After all, it is easier to dance with masks than without.
Alois Trancy and Jim McCain are in equal contempt. It's easy for both of them to deny the crimes to their second name when it doesn't really exist. It was only fabricated for the show, nothing more. But he goes by it and turns his head at it just the same, because it is far easier to be Alois than Jim.
There are more similarities than not in the two of them—Alois thinks of them as two, even if one of them might have died the moment he donned a red kimono and a self-satisfied smirk. They're both childish—to the point of being cruel. Both impulsive, and angry and proud. And both are cowards.
Alois Trancy leaves when there's fear and pain. Gets up and walks away. Whether it's darkness or wounds or just emotion—Alois won't stay (and this is why, now, Jim hates him). And the old self, Jim McCain is left to deal with the darkness or the wounds and fear and pain.
Of course, Jim isn't weak. It's just that Alois leaves him in such ridiculous situations—like blinking and finding a sword in your stomach, per se—that it's hard not to be tearful…and Jim isn't as proud as Alois. Not too proud to beg for someone to put an end to his sadness and pain, not too proud to declare what's in both of their hearts as he grasps a pant leg and cries.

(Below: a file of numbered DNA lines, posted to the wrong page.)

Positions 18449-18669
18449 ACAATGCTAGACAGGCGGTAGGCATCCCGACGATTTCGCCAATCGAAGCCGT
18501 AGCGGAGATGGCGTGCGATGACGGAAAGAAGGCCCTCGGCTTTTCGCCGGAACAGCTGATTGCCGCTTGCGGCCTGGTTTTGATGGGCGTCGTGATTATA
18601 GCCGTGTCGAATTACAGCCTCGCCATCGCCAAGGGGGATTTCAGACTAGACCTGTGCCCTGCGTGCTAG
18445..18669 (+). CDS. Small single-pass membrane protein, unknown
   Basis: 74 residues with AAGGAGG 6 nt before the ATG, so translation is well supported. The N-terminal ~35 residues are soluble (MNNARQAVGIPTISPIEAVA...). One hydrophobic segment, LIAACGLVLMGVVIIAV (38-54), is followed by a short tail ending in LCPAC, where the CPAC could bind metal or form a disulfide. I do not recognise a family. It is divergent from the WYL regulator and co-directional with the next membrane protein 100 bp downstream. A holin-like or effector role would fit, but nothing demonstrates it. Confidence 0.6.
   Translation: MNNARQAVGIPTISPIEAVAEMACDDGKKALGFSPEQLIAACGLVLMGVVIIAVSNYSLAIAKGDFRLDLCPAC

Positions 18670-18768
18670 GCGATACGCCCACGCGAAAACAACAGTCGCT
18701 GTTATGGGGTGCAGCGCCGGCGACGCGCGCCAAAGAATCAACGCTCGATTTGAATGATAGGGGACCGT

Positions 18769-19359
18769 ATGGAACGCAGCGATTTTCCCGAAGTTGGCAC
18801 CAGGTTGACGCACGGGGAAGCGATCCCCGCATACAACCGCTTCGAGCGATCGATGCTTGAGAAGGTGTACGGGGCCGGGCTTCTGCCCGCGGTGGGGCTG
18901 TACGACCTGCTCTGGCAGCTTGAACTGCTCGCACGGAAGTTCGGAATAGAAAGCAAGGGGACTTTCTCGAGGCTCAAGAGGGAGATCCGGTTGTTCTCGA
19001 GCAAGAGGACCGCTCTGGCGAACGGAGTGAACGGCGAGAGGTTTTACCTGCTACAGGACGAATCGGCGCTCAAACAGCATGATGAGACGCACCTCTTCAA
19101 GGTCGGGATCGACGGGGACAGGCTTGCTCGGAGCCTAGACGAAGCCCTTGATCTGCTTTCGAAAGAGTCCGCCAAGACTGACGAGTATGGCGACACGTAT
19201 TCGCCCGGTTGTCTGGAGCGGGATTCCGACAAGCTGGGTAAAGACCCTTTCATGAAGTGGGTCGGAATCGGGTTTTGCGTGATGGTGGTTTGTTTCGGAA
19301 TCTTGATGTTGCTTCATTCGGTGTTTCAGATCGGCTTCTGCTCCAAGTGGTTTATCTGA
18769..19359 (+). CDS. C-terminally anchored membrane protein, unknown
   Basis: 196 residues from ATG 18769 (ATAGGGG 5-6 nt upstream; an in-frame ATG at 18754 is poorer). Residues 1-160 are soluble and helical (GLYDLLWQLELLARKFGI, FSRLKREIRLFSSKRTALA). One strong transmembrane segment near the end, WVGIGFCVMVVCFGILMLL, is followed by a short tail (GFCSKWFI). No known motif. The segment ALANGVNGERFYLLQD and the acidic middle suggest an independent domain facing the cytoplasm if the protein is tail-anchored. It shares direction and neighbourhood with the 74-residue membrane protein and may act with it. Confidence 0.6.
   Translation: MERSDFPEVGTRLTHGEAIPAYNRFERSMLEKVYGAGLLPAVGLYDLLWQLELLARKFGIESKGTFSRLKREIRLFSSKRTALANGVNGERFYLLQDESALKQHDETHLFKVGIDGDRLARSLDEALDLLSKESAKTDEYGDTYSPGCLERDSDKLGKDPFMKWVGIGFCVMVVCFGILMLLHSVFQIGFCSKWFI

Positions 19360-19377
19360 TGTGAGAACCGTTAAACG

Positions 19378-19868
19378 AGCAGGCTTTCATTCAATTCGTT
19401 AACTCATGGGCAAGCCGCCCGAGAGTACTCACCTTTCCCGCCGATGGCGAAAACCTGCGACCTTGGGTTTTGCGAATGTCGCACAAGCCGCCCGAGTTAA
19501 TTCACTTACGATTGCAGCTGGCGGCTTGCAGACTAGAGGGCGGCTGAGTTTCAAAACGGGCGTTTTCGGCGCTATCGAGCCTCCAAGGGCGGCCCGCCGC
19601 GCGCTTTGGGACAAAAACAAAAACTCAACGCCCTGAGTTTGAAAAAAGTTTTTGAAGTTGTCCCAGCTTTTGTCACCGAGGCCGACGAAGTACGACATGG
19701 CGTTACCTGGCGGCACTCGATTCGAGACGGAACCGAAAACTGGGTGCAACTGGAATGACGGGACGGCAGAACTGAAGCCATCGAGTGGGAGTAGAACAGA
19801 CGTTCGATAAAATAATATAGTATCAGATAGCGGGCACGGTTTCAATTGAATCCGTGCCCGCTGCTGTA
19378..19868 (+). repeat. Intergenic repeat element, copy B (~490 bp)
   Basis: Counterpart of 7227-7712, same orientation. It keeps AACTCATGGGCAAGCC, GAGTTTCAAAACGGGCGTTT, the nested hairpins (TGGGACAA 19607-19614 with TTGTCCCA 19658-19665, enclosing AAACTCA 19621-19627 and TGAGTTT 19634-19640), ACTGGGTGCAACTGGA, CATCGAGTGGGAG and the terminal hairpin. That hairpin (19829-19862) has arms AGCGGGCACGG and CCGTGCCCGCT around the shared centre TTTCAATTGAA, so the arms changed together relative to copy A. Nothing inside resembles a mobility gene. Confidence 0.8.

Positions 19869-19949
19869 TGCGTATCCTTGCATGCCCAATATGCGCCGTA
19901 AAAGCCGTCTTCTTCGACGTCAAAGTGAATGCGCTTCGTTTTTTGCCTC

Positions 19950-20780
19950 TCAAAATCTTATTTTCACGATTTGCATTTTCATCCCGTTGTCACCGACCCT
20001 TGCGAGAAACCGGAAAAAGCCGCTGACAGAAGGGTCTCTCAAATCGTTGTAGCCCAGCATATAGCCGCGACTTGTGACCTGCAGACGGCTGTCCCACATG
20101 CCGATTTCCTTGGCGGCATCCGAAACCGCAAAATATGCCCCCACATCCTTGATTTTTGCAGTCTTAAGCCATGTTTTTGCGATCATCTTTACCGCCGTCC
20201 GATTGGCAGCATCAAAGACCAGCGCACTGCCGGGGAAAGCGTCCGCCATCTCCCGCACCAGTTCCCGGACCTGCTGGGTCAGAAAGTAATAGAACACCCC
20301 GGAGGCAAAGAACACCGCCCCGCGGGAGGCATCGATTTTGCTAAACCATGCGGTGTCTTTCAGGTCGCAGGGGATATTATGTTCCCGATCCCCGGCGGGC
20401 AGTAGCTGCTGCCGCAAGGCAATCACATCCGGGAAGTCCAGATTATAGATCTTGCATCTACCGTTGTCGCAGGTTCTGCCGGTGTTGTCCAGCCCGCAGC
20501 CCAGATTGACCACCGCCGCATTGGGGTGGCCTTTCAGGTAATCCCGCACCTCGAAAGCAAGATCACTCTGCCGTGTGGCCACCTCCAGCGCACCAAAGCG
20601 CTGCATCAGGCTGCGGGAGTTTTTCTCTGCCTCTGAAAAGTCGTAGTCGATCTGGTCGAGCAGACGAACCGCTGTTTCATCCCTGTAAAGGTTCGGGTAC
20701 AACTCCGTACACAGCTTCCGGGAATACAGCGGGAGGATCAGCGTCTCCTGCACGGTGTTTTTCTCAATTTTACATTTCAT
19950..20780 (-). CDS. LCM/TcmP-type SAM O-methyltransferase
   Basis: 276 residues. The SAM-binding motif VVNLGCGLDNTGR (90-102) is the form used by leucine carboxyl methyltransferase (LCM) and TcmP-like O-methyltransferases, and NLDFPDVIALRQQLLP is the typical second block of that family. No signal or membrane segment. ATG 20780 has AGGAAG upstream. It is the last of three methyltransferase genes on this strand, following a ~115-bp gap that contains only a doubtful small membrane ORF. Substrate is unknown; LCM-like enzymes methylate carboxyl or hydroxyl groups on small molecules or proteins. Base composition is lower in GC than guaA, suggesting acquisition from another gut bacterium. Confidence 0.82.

And when he is abandoned, Alois quietly takes the body and forces it forward, to put on his calm smiles and insane smirks.
He has never loved her; she was only used because he wanted to see Ciel angry—to laugh as Ciel marched over and danced, nervous and stiff. It would have been the same if she was a dog he cared for, or even just a prized possession (he had already taken the ring once, after all).
He (still) suspects that this Elizabeth girl wasn't much anyway—no more than a duty, although the anger in Ciel's face was certainly real enough (but he wasn't convinced he loved her, not that way).
She has never been proud, because she has never been vain. Only pretty and innocent, and sweet and kind, airheaded and girlish. He hates that kind of thing, the soft smiles and innocent eyes. They disgust him.
But it is her who finds him under that huge, twisting tree. A close-to complete stranger. Why in the world a noble girl is wandering the woods not-so-far from his mansion is beyond him, but somehow she is there, and her emerald eyes (not sapphire or ruby or topaz) nervously dart from his sky blue ones to the scarlet stain spreading from his abdomen.
She murmurs questions, and he turns his head away, ignoring her.
"I don't need your help. Leave," he says as coldly as he can manage through the sharp intakes of breath and stabs of pain.